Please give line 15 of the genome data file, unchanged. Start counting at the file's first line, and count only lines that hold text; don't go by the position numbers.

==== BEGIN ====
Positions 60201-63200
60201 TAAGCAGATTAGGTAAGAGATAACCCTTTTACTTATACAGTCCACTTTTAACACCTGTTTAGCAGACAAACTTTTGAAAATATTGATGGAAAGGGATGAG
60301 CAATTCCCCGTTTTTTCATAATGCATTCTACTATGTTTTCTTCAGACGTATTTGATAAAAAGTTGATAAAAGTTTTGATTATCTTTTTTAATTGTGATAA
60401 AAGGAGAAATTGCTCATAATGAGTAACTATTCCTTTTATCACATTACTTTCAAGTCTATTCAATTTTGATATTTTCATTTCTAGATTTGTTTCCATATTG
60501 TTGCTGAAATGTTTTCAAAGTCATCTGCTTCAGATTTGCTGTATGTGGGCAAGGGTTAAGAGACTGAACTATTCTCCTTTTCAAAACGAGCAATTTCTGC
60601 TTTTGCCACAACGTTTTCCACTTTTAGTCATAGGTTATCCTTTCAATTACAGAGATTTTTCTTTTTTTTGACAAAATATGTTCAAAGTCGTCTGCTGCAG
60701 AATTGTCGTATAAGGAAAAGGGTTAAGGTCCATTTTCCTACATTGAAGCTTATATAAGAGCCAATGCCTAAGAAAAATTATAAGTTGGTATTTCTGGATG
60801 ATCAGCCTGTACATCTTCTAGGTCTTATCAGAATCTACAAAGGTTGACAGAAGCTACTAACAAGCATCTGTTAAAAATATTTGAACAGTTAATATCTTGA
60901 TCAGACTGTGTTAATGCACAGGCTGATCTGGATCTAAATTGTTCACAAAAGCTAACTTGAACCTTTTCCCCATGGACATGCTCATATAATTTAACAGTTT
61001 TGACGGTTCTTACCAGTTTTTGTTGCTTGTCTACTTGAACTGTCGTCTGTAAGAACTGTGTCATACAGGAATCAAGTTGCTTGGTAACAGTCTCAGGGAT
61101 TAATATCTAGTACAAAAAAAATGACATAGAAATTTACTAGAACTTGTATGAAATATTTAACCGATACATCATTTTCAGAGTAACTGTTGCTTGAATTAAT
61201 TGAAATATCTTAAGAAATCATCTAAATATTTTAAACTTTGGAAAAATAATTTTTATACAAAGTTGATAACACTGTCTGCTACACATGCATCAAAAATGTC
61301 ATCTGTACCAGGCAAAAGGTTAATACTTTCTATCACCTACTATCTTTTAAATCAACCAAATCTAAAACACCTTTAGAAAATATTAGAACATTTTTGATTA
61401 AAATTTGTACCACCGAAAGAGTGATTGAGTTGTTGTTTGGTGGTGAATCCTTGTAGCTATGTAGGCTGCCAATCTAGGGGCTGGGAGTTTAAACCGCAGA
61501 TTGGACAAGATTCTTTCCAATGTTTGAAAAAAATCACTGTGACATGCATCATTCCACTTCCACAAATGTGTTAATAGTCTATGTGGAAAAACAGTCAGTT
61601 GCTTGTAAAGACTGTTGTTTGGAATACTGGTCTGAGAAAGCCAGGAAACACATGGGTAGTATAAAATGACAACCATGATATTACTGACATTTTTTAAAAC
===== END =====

61501 TTGGACAAGATTCTTTCCAATGTTTGAAAAAAATCACTGTGACATGCATCATTCCACTTCCACAAATGTGTTAATAGTCTATGTGGAAAAACAGTCAGTT